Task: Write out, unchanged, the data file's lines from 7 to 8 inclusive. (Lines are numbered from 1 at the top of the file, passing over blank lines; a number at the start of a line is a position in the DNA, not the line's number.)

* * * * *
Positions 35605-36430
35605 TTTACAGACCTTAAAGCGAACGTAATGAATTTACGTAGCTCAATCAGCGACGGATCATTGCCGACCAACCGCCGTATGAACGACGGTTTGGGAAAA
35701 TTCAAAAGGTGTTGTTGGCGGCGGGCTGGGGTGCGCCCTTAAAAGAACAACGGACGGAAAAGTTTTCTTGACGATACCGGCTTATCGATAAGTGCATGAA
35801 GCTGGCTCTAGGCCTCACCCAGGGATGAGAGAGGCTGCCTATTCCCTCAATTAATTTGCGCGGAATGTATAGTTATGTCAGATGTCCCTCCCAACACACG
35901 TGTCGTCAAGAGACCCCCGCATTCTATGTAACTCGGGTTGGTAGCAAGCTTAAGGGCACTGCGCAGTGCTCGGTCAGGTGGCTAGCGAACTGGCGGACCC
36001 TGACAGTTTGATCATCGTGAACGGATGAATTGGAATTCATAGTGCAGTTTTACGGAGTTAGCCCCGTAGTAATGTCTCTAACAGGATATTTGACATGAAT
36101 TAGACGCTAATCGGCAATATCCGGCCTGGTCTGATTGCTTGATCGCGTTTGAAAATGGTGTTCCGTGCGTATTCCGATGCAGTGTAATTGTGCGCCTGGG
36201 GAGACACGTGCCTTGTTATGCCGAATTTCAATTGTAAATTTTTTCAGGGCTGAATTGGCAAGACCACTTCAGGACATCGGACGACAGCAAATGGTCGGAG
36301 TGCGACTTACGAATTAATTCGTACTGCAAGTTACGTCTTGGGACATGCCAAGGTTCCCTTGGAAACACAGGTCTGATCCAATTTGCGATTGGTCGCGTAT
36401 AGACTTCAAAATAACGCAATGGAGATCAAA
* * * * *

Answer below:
36101 TAGACGCTAATCGGCAATATCCGGCCTGGTCTGATTGCTTGATCGCGTTTGAAAATGGTGTTCCGTGCGTATTCCGATGCAGTGTAATTGTGCGCCTGGG
36201 GAGACACGTGCCTTGTTATGCCGAATTTCAATTGTAAATTTTTTCAGGGCTGAATTGGCAAGACCACTTCAGGACATCGGACGACAGCAAATGGTCGGAG